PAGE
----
Microsoft isn't just interested in putting Amazon's Appstore in Windows 11. OS chief Panos Panay told The Verge in an interview that Microsoft wants other third-party app stores, such as Steam and the Epic Games Store, inside its own portal. The company's new policies (such as letting developers keep all of the revenue from third-party platforms) were designed with alternative shops in mind, Panay said, adding that these stores would be "very welcome."
The aim is to make the Windows 11 store a go-to source for apps. "You type the app in and you get the app you want," Panay said.
The tech giant's own policies might get in the way, however. The Windows 11 app store's no-fee policy doesn't apply to games, and it's doubtful that Valve or Epic would let Microsoft take a cut on top of their own charges. Microsoft would need to either clarify its policies or make exceptions for Steam and the EGS to show up. And that's assuming either third party is comfortable with the idea — Valve's Gabe Newell hasn't exactly been kind to Microsoft, and Epic's Tim Sweeney has had his own reservations. Any store expansions would likely require establishing trust.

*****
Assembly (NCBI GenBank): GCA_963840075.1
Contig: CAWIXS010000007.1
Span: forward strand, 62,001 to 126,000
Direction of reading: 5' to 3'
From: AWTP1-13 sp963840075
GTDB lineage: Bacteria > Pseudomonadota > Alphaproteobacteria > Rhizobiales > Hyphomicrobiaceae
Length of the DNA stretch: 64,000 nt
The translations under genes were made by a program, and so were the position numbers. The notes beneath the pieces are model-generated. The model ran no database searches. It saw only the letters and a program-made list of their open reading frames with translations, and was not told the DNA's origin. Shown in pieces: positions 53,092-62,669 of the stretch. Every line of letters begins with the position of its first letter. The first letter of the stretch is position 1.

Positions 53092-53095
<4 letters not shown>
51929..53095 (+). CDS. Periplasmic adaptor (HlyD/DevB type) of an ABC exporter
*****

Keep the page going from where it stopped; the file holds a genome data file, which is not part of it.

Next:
If Microsoft does succeed, though, it could boost the profile of the Windows 11 app store and reinforce Windows' dominance in computer gaming. You might still have to install Steam and Epic apps, but you wouldn't have to run a bevy of launchers and other clients just to find a favorite title. That's unlikely to change for Linux and Mac users any time soon, no matter how much game creators embrace either platform.